Rumors from Bloomberg today that Apple will overhaul iTunes, making it look like other products out there with deeper iCloud and sharing integration, shows that, unlike with some of its other products, Apple is behind the times. True or not, this anonymous news has people welcoming a change to service that has gotten bloated over the years. "Seeing is believing, but this would be a welcomed development," tweeted @Lessien, who runs the tech blog Dioegenex, which mirrors the sentiments about iTunes found on the MacRumors forum and elsewhere.
Though a hallmark of Apple's success -- the app store brought in $1.9 billion in revenue last quarter -- iTunes has come to represent everything Apple is not: a messy, confusing, over-stuffed service that needs some cleaning up.
The actual changes, per Bloomberg, would fix some of these bloat issues.
- The overhaul would get rid of Ping, a confusing service that didn't do the social or discovery part very well, replacing it with "tighter" Facebook and Twitter integration.
- It would streamline the whole library, improve how people manage files, including both new music and stuff users already own.
- Apple will also improve sharing, à la Spotify, which Bloomberg cites specifically.
- Deeper iCloud integration will fix library synch discontinuities acquired over the years with different devices and software.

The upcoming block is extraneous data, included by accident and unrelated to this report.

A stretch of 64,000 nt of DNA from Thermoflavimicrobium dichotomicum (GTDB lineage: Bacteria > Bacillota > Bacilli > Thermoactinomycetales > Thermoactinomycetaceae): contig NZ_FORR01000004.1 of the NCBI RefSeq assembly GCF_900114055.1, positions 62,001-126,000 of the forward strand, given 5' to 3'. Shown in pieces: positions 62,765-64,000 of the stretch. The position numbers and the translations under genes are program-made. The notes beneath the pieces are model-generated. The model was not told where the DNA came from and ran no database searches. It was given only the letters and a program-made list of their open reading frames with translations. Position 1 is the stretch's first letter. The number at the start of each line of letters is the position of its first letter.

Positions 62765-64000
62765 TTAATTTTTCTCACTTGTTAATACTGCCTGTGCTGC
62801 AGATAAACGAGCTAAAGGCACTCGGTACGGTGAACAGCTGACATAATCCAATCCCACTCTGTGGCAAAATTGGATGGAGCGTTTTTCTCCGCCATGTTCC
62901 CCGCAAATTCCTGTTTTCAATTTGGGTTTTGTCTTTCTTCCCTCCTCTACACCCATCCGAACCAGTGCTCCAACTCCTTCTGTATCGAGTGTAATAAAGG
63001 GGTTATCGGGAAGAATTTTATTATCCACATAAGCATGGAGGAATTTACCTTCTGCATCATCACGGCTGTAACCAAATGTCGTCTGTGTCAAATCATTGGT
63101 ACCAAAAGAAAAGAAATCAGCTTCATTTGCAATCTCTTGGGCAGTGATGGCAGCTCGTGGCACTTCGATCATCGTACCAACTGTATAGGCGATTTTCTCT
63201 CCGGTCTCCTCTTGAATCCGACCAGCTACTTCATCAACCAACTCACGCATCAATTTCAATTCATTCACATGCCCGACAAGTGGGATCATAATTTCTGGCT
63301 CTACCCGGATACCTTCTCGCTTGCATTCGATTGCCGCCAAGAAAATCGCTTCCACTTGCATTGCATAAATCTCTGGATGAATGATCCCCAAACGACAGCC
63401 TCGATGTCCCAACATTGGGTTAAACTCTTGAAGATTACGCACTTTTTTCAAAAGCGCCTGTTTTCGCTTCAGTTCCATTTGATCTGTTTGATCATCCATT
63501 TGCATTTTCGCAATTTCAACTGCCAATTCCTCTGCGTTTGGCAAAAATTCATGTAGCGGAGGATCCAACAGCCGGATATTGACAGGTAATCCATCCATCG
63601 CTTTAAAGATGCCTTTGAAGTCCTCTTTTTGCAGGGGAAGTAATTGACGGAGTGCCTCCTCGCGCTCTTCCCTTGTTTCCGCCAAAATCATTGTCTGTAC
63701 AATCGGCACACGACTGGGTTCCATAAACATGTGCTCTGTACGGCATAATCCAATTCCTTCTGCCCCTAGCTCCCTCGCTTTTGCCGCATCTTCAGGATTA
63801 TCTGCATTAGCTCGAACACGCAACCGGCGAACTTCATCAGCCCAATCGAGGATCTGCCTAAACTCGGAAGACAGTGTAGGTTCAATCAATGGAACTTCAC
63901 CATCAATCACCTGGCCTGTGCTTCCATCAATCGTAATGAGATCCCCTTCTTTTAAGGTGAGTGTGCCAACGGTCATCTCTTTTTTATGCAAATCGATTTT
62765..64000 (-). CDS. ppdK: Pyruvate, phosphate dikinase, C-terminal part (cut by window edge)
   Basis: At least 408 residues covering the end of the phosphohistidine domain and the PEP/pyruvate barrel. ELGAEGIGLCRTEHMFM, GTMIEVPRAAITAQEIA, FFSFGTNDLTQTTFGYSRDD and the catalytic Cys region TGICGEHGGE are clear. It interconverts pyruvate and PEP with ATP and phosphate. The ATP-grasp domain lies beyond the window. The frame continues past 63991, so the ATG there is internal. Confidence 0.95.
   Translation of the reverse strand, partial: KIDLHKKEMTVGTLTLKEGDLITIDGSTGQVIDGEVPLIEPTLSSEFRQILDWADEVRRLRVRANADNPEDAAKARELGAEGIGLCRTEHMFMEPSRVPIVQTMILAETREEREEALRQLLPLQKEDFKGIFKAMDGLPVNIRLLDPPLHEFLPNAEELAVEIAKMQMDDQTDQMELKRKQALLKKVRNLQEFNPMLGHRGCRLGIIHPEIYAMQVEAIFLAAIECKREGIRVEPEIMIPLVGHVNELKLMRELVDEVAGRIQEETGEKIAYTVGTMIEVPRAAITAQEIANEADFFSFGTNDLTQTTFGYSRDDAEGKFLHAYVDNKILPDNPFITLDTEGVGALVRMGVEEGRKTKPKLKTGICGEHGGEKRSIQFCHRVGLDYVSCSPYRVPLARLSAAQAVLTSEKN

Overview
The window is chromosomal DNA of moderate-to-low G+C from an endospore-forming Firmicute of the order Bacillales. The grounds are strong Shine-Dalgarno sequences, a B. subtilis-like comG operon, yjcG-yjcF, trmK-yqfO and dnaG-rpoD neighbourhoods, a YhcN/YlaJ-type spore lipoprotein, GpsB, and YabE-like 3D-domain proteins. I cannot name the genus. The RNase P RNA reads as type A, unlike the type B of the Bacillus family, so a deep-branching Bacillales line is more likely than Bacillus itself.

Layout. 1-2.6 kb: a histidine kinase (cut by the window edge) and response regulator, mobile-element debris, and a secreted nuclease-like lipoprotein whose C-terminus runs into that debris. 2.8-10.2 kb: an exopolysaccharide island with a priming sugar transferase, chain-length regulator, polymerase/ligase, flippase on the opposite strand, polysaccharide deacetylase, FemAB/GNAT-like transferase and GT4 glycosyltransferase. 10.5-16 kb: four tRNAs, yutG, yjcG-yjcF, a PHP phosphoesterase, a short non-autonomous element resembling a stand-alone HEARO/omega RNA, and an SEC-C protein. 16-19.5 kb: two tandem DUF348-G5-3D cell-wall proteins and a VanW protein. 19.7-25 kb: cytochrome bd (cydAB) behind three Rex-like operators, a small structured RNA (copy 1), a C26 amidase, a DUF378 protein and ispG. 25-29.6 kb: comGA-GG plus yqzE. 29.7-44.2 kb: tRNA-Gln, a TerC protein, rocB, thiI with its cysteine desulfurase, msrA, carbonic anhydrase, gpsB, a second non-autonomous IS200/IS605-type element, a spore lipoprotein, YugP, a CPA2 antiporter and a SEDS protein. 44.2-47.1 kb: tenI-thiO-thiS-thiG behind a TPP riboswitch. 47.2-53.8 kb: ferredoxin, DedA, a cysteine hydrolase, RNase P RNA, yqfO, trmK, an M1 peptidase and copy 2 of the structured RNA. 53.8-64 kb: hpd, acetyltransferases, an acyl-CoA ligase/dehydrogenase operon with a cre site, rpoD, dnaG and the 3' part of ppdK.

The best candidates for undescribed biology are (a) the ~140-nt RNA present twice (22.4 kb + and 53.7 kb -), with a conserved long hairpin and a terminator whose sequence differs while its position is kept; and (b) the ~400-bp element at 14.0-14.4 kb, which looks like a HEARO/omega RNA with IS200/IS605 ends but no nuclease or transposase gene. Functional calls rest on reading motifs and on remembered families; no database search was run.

All these moves aim to make iTunes simpler, something, as an Apple product, it should have been all along. When it comes to user experience, Apple prides itself on simplicity and ease. iTunes doesn't succeed according to those metrics.
Given this unusual predicament for Apple, it has found itself in another unique position: The company is suddenly behind, a place it's not used to being. Instead of innovating the future of music, it has found itself copying the modern winners, like Spotify. Even Google looks more with the times than Apple, unveiling an iTunes-Spotify amalgamation with Google Play yesterday.
Apple's quite prideful when it comes to originality. Steve Jobs called Microsoft genius Bill Gates "unimaginative." He also swore revenge on Google for copying iOS with Android, calling it a "stolen product." Continuing that legacy, Apple has ongoing fights with Samsung for stealing its iPad design, which just yesterday resulted in a U.S. injunction of the Samsung Galaxy Tab 10.1. When iTunes first came out in 2001, it was original, changing the music industry along with the way we listen to, store and share music. Eleven years later, it looks like an over-accessorized outfit, trying to capture all the trends of the day. It looks like something from a different company (we won't name names) -- one that follows, not leads.
This article is from the archive of our partner The Wire.